10 Amazing Indian dog breeds you should know

India’s cultural history is ripe with tales of the dog’s fidelity – from Mahabharat to stories passed on through the generations. Indian dog breeds, like dogs elsewhere, are revered for their companionship, and a natural instinct to protect their masters.

Unfortunately, the native dogs of Indian folklore and real-world lost their place to exotic foreign breeds as a result of the media frenzy. From pugs to St Bernard(s), the rich and the elite called them all. The nefarious circle of breeders brewed in. It was cruel for the indigenous breeds, ridiculed to almost extinction or worse still forgotten. The imported dogs didn’t fare any better and continue to suffer the ill effects of misplaced existence.

Imagine Huskies in Hyderabad.

Native Indian dog breeds

India has one of the oldest canine cultures – dogs were domesticated as early as the end of the Mesolithic period. Oriented to speed and action, Indian dogs are all outdoor dogs.

Indian dog breeds are among the most adaptive in the world. Owing to their unique genetic markup they can adjust to vagaries of weather. But even they aren’t immune to neglect.

The Indian subcontinent is perhaps the largest conglomeration of various breeds of dogs in the world. Through a long period of evolution, each geographic zone in India has produced a distinctive breed, adapted to the local environment.

Multiple breeds of dogs which were native to India have ceased to exist, while many others are on the brink of extinction due to ignorance and sheer neglect. In the mid-2000s, the Indian Post featured four Indian dog breeds on stamps to raise awareness about them and to honour their special place in Indian history.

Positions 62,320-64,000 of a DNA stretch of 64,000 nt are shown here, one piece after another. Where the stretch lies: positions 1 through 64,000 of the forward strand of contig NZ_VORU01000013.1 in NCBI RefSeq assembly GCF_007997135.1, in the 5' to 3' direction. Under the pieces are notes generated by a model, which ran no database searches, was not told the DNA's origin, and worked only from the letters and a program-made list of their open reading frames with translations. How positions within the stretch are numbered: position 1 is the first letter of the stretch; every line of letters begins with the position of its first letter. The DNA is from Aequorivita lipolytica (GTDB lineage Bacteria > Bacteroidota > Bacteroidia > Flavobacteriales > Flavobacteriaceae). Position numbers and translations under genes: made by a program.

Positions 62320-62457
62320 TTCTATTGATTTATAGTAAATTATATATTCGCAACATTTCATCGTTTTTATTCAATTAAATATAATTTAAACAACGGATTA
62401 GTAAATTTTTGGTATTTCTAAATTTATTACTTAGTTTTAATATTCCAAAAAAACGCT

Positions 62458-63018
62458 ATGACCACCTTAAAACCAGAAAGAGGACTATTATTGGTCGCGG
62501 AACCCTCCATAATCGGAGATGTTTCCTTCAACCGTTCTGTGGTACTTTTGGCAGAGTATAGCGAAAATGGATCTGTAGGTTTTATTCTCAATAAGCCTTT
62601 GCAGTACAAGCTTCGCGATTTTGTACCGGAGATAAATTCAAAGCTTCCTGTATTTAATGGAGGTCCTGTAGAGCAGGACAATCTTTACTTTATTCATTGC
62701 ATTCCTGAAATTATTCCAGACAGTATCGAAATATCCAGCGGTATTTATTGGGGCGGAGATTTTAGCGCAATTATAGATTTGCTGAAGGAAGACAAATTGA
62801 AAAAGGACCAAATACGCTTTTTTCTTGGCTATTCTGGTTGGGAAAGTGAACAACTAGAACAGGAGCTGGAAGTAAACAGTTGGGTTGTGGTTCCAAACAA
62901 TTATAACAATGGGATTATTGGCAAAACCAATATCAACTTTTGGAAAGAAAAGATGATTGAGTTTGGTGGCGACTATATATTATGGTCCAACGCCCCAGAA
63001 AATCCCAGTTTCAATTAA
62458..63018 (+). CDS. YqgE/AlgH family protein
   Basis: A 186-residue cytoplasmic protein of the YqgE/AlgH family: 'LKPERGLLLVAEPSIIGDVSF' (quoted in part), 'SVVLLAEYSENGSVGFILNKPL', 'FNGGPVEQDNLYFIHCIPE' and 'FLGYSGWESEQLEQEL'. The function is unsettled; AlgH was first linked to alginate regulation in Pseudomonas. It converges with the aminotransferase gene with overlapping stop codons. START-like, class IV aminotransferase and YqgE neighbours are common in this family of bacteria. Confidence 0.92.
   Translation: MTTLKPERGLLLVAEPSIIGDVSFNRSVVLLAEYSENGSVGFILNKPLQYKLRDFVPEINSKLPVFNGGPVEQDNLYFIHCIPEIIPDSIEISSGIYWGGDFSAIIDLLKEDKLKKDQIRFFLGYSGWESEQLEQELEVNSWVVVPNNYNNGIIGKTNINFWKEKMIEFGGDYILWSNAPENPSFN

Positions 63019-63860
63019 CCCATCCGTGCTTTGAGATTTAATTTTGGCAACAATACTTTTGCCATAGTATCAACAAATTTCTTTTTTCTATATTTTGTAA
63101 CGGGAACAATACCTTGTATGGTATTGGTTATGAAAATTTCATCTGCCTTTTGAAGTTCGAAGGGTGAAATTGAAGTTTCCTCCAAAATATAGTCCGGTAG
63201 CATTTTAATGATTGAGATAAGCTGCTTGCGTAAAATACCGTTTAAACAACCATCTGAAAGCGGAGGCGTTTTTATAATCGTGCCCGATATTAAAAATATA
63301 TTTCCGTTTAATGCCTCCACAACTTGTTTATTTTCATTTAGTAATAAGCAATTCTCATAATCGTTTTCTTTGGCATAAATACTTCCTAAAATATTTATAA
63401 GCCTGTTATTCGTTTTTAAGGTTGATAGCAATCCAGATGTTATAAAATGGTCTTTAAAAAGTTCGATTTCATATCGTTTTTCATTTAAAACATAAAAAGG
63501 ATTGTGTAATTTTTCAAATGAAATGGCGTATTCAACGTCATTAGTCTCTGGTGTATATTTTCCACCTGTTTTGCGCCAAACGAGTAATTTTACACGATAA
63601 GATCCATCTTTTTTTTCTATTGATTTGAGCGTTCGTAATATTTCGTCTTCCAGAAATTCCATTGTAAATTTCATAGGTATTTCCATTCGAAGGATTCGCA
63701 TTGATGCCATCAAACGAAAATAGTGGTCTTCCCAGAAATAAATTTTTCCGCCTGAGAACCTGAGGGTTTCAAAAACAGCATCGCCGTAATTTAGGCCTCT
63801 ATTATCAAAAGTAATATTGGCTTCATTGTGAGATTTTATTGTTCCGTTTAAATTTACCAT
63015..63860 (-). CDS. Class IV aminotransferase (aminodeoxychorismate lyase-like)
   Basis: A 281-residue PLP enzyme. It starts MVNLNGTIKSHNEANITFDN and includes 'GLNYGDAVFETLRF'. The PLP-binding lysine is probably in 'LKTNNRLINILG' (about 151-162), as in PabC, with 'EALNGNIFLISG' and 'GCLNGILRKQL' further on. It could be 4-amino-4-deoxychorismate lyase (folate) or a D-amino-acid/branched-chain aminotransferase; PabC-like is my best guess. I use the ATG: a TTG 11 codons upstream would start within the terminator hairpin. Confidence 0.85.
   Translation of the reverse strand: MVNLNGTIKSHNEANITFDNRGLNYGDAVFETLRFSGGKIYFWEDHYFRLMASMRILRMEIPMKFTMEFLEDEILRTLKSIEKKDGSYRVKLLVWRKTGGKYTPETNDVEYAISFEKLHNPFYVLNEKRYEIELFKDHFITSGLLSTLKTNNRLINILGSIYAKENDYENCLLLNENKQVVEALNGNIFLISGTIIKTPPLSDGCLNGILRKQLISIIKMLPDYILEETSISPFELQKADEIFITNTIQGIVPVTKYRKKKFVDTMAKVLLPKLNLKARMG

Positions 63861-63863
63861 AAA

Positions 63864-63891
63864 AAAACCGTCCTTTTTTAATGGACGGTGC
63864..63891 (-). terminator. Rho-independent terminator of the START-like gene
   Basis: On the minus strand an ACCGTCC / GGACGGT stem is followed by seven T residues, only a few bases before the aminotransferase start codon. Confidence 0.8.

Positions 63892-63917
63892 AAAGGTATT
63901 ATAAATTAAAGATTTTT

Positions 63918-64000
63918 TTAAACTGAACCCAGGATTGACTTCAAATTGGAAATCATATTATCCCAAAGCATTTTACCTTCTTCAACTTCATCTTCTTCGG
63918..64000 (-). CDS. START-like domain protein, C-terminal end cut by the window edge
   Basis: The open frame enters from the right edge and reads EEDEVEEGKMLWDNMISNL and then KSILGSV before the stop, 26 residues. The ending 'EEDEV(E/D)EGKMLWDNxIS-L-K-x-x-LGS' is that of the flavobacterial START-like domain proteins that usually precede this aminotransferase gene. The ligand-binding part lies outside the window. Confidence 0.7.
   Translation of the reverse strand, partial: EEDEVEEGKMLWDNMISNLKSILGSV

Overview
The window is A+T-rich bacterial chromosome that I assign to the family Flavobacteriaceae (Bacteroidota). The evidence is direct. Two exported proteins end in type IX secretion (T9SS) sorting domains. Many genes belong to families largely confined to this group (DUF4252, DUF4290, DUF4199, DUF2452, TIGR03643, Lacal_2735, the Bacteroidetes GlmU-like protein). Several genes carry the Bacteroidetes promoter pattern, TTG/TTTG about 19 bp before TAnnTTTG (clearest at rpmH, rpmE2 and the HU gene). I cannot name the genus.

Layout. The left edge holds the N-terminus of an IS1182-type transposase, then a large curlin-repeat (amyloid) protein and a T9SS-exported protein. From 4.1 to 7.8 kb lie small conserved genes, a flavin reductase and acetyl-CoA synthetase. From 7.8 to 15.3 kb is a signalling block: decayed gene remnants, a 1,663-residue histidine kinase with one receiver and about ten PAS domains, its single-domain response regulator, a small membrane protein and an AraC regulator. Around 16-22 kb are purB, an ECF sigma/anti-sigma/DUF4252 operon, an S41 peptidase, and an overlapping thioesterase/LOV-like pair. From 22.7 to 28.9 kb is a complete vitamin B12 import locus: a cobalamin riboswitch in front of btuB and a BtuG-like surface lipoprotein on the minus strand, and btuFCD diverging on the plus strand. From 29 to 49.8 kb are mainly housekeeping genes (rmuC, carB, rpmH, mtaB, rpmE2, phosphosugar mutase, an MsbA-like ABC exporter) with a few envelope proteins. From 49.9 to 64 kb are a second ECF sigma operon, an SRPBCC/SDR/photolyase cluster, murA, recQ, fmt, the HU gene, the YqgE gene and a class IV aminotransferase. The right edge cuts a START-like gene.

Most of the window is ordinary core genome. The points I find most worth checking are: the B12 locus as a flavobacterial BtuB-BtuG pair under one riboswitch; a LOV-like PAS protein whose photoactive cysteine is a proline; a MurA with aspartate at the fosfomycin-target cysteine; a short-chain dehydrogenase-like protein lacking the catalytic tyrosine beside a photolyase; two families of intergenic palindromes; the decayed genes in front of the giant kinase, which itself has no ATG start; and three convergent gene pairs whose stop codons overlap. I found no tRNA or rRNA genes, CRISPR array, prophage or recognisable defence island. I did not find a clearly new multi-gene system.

1. Rajapalayam

Indian dog breeds Rajapalayam

Also referred to as the Poligar Hound, Rajapalayam were the companions of the royalty and aristocrats in Southern India – Chola dynasty had them as exclusive pets for hunting or as guard dogs.

They are often milk-white, with a pink nose, button ears, whip tail and golden eyes. They have the gait similar to that of a horse and were also used during the Carnatic Wars and Polygar war against the British cavalry. They aren’t fast runners but are tireless and steady over long distances. There were also some reports that the Indian Army in Kashmir had them as guard dogs. 

Rajapalayam dog stamp

2. Rampur hound

Found in northern India, in the belt between Bareilly in Uttar Pradesh to Delhi, Rampur hounds were kept by Maharajahs against the threat of jackal and for hunting. It is said that Mughal emperor Jahangir’s kennel is said to have had 4000 of them.

Known for their stamina and speed, these dogs can cover great distances.

Rampur dogs were also featured in Mughal miniatures. They have a long wide head, flat between ears, and powerful jaws with a scissor bite. They have a long and tapering tail, and the body has a short and firm coat.

Rampur Hound stamp
Every year in a mela in Rampur, Uttar Pradesh, the best hound exhibited is given the title Rustum-e-Rampur.

3. Himalayan Sheepdog (Bhutia kukur)

The majestic livestock guardian dog, often referred to as Bhote Kukur for resemblance to Tibetan Mastiff thrives on outdoor lifestyles and is native to the Himalayas. They are strong and powerful dogs, devoutly loyal and loving, amazing herd dogs and protector of the livestock.

Bhotia Kukur stamp

They are gentle and sensitive to their humans. They have sharp reflexes and are very alert. Their courage and ferociousness make them an excellent guard dog for cattle.

Himalayan sheep dog is generally black or brown with patches of white on ears, legs and body. They have short legs and a long back, a pointed muzzle and luminous dark-rimmed eyes. The tail is almost always plumed up and turned. They have a thick coarse overcoat and a thick smooth fur for the undercoat to help them withstand Himalayan winters.

4. Mudhol Hound

Also known as Caravan Hound, Mudhol hound is often found as a companion animal in the Deccan Plateau region. They were used for hunting and guarding in and around Mudhol town of Karnataka. In the villages, they are known as ‘Karwani’.